This budget is a remarkable’ document, and when this financial year end’s and we consider the budgets introduced by the other free nations of the world, we shall see that our- budget is a truly remarkable one in the light of present international conditions. The budget stands as- a tribute to the capacity of the’ Treasurer (Sir Arthur Fadden) who, in the difficult days of high inflation, with the’ support of the Government and honorable members on this side of the chamber was prepared to do- unpopular things: Yet, we all, including honorable members of the Opposition, knew that that drastic action was necessary for the- welfare of this ‘country. A few days ago the Treasurer had “the privilege -of coming before the Parliament and presenting a budget that ‘gave concessions which few other governments, either in the States of Australia -or elsewhere in the free world, would ever contemplate giving. The fact tha* the Government has been :able to present a budget of this’ type is ia .tribute to the businessmen of the community, and, “perhaps, ‘a greater (tribute to the workers, for the way in which all sections have ‘responded to the Government’s drive for greater production and greater stability in -our economy. We are living in extremely difficult times as we moist realize when we .should look around the world and ,’see the dangerous position that we are now in. Despite all the dangers that beset us, the Government has still been able to give remarkable con.cessions to the people.
T turn now to the defence of Australia. Honorable members heard something about the development of Queensland and its effect upon defence, from the honorable member for Reid, who spent a fortnight’s holiday in Queensland and so is no doubt a qualified judge of the matter. Honorable members also heard a lot from the honor.ora tie member for Melbourne about the necessity for strengthening our defences in the north of Queensland. We have heard something about the same subject from other members of the Labour party who sojourn in Queensland during the winter months. I believe that the whole of Australia should turn its eyes to Queensland, because if we fall upon difficult days again the transport and power systems of Queensland will be of vital defence importance for the whole of Australia. During the last war it was necessary to transport large numbers of men and vast quantities of war material along the Queensland roads to our northern outposts. There is a highway in Queensland which is graced with the name of the honorable member for Leichhardt (Mr. Bruce), the Bruce Highway. That road stretches from the border of Brisbane to Cairns. Under certain conditions and at certain times of the year parts of it cannot be used by motor vehicles. Indeed, it can be said to be in a ghastly condition in many places. We should -all -carefully consider the state of that road, because ‘even at present it lis incapable of carrying & large volume o’f traffic. If heavy transport vehicles were put upon it it would wear out in a very short space of time. Honorable members opposite can .obtain some idea of the importance of that road when I repeat tha’t it is the only link between Brisbane and Cairns.
It has been said in some quarters that the Australian Government has not given sufficient money to the Queensland Governnent to enable that administration to keep that road in repair. If that were true, then perhaps this ‘Government could take some share o’f the blame for the bad state of that road. However, a certain amount of money is given each year by this Government to the Queensland Government for expenditure upon all the essential Toads of Queensland. But at the ‘end of this financial year, the Queensland ‘Government still had about £2,000,000 left from the last roads allocation made by this ‘Government. The Queensland Government had all that money to spend, and yet the important Bruce Highway linking Brisbane with Cairns, an important road at all times but a vital road in times of war, is in a very bad state of repair, is in parts hardly trafficable for most of the year and in the rainy season is completely impassable in many places. Although I have a profound belief in the federal system, I also believe that because that road is vital, not only for the adequate defence of Queensland but for the defence of the whole Commonwealth, it should be put in order as quickly as possible. If the road were sound and trafficable, it would benefit the whole of Australia, especially in time of war, and no Queensland government should allow it to get into the state in which it is at present. That remark is especially pertinent when we’ remember that the Queensland Government has about £2,000,000 in a fund designed to pay for the upkeep of its main roads.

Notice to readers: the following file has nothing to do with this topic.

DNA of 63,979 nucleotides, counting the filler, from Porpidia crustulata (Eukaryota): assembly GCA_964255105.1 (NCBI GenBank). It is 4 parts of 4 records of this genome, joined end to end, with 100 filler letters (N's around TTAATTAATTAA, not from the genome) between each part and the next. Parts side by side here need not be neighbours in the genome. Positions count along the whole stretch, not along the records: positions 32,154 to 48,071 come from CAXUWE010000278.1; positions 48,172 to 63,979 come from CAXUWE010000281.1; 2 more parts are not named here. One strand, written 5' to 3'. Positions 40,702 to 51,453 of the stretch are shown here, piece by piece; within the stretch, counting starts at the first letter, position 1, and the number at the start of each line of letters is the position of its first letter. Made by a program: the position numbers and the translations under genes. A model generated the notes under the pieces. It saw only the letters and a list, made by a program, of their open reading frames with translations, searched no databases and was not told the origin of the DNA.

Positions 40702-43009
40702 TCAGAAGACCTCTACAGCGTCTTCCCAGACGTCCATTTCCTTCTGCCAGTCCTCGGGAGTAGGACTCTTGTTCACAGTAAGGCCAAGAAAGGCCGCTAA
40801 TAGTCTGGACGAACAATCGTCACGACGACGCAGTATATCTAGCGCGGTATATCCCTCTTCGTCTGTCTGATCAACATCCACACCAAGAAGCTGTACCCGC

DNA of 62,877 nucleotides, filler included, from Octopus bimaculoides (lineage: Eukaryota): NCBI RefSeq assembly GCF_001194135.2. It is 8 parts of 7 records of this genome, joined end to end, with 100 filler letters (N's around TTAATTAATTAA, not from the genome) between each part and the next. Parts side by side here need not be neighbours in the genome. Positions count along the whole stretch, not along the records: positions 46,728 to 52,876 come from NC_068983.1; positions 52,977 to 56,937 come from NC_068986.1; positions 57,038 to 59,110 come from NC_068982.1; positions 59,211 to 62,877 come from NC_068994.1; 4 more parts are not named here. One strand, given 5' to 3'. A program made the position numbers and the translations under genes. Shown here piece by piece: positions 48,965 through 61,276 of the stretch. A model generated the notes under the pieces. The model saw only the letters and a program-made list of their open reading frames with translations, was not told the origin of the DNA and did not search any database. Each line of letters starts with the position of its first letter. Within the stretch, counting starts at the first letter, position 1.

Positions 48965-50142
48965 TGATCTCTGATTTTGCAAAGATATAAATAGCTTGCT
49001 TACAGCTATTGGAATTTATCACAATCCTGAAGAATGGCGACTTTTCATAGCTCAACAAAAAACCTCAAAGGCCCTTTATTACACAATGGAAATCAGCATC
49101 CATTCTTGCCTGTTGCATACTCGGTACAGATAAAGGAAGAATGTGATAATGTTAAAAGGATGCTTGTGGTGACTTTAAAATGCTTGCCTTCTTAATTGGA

The honorable member for Herbert (Mr. Edmonds) has asked questions in this chamber about the Burdekin River bridge. He has pointed out that that bridge is >of great defence value to us, but I remind him that the responsibility for the building of the bridge lies with the Queensland Government. I cannot think of any project that has been so shamefully neglected as this vital bridge over the Burdekin River in north Queensland. Although the Queensland Government knew that iron was essentia] to complete the construction of that bridge, it was not until three to four years after the bridge had been commenced that the Queensland Government ordered, during a period of shortage, the iron supplies necessary to complete its superstructure. The bridge is not finished yet. The rate of construction has slowed down. One of the reasons for that slowing down is that, each year, the Queensland Government has allocated less and less money to this project, although it has been receiving more and more money from the Commonwealth.